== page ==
In distressed restructurings ‘cash is king’ and it is generally used to pay wages rather than fill pension deficits. Trustees therefore often ask for the deficit to be given security. However, lenders only provide new money that is secured. Furthermore, they will want security for any historic unsecured debt. To avoid prejudicing the scheme, pension trustees and the regulator often insist on security which is pari passu with the old unsecured debt security, or separate security over separate assets.
It’s over for the pension scheme
A different approach is needed where the company simply cannot survive with the ongoing pension liability. Here, the new Pension Protection Fund (PPF) comes into play. It pays compensation to members of eligible defined-benefit pension schemes, when there is a qualifying insolvency event of the employer and where there are insufficient assets in the pension scheme to cover the PPF levels of compensation. If so, the PPF pays scheme members’ pensions (to the statutory levels), takes over the pension scheme’s assets and becomes a creditor of the continued #+ continued company. (For scheme members below normal pension age as at the PPF assessment date, the statutory levels are, broadly, 90 per cent of entitlement subject to a £26,050 cap for a pension at age 65.)
A prolonged insolvency process is value destructive, so creditors often favour a debt- for-equity swap. Pension trustees cannot hold more than 5 per cent by value of the scheme’s assets as shares in the employer, but the PPF can. This has led to the surprising new development of the PPF taking shares on a debt-for-equity swap – just as a bank would do.
This first happened in July 2005 in the Heath Lambert administration, where the scheme had a reported £210m deficit. The PPF took on the scheme and the underlying businesses were transferred to a new company (in which the PPF took shares). More recently, the PPF also took equity in Pittards. The Pittards pension scheme had a reported £33m deficit and entered the PPF through a company voluntary arrangement (CVA). In return, the PPF received 18.5 per cent of the equity and Pittards agreed to pay a further £3m over five years (secured over a factory). If the factory is sold before 2026, the PPF gets any windfall gain (up to £6.8m). Interestingly, under the CVA, all other liabilities were paid and the company Pittards survives, freed from the deficit.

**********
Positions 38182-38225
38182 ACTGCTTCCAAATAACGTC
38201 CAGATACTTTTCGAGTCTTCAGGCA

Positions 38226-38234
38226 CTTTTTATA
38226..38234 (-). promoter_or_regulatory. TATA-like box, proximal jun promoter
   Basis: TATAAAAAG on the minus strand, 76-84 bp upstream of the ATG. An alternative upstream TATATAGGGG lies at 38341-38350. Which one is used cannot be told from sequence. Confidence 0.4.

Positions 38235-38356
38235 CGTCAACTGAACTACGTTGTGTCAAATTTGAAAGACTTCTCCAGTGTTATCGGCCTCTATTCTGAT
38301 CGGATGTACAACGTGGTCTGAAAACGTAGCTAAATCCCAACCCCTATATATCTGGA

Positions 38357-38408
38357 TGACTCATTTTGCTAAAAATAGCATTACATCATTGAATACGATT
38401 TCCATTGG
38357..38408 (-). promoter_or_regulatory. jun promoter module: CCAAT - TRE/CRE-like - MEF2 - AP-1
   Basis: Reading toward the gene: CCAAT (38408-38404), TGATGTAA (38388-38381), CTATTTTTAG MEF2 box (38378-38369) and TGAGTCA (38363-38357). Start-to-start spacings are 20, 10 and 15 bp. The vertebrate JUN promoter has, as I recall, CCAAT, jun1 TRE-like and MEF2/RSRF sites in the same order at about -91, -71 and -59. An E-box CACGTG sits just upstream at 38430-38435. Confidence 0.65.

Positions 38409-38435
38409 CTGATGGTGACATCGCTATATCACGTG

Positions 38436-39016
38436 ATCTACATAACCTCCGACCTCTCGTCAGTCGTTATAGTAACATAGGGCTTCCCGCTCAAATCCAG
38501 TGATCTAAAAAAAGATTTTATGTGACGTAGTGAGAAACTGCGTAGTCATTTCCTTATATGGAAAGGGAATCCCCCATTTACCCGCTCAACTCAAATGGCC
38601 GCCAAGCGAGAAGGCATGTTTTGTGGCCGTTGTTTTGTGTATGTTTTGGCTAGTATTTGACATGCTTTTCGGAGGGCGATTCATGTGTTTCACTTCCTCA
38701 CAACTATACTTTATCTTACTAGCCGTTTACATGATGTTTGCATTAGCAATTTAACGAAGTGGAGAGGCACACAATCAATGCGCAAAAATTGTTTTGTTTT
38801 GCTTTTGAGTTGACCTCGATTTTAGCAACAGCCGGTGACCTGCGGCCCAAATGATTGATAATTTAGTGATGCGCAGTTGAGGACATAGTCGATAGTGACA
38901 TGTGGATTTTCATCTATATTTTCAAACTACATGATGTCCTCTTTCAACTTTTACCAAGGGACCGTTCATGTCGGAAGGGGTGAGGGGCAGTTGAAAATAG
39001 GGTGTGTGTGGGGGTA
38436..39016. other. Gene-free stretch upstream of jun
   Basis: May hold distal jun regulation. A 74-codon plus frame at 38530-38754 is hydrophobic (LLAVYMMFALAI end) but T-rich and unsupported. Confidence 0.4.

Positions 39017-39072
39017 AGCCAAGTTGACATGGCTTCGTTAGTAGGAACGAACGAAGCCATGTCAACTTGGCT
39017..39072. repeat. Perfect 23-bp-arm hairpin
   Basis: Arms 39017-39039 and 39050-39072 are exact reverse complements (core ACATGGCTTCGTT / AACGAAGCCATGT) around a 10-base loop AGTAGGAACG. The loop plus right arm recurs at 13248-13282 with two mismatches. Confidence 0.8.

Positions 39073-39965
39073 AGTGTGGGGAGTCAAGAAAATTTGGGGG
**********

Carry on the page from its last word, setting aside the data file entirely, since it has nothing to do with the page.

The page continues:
So why did the PPF agree to this? As a PPF spokesman explained: “This company was clearly going bust… We got involved to maximise the assets of the scheme” – ie it was a commercial decision.
The PPF taking equity has been controversial. However, the PPF’s approach has both maximised value for it and enabled Heath Lambert and Pittards to survive. This should be seen as positive and is to be encouraged.
So the pension trustees most definitely have a seat at the negotiating table in restructurings. Where there is a deficit, the trustees, the regulator and the PPF are key players. Understandably, they will look for the best deal to protect the pensioners. However, experience shows that they also take commercial and creative approaches to enable successful restructurings.
Richard Tett is a partner and Catherine Derrick is an associate at Freshfields Bruckhaus Deringer